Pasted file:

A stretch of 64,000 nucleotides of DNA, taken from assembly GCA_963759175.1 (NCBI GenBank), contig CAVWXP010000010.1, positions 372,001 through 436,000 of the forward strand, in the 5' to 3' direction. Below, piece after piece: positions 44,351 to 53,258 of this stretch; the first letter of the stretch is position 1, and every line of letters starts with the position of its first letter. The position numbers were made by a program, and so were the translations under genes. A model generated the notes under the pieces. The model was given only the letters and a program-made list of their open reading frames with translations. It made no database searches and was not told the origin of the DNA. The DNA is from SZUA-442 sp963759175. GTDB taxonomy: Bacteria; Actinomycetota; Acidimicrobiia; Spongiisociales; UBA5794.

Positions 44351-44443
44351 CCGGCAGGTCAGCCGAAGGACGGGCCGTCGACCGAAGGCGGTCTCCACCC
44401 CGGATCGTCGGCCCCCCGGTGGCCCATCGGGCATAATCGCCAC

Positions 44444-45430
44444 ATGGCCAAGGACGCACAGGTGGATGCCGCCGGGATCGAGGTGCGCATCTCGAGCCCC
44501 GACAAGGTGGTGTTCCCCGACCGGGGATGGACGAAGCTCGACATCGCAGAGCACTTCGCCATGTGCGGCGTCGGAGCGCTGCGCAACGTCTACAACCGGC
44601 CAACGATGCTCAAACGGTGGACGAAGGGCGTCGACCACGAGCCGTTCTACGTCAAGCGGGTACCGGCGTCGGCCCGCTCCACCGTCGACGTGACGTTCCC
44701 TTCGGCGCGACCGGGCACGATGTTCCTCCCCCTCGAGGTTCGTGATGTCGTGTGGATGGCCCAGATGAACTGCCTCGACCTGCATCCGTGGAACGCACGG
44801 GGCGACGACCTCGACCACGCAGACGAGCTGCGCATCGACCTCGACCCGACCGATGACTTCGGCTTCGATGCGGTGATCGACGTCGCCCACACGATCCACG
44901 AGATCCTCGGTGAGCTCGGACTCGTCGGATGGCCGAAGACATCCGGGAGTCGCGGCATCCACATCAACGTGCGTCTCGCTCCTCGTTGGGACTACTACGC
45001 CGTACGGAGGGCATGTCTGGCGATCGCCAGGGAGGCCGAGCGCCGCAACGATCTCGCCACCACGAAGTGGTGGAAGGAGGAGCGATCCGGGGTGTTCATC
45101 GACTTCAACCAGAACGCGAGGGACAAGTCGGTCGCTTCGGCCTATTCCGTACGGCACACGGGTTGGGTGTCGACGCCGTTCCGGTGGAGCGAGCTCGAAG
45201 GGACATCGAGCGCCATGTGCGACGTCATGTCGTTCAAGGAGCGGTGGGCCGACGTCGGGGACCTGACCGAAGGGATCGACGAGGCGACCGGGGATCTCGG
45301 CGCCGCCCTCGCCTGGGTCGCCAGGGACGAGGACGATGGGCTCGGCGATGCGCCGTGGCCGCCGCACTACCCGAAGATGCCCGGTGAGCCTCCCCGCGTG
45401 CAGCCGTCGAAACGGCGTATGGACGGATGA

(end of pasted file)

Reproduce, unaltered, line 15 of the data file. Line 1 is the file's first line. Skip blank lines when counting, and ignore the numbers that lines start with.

45301 CGCCGCCCTCGCCTGGGTCGCCAGGGACGAGGACGATGGGCTCGGCGATGCGCCGTGGCCGCCGCACTACCCGAAGATGCCCGGTGAGCCTCCCCGCGTG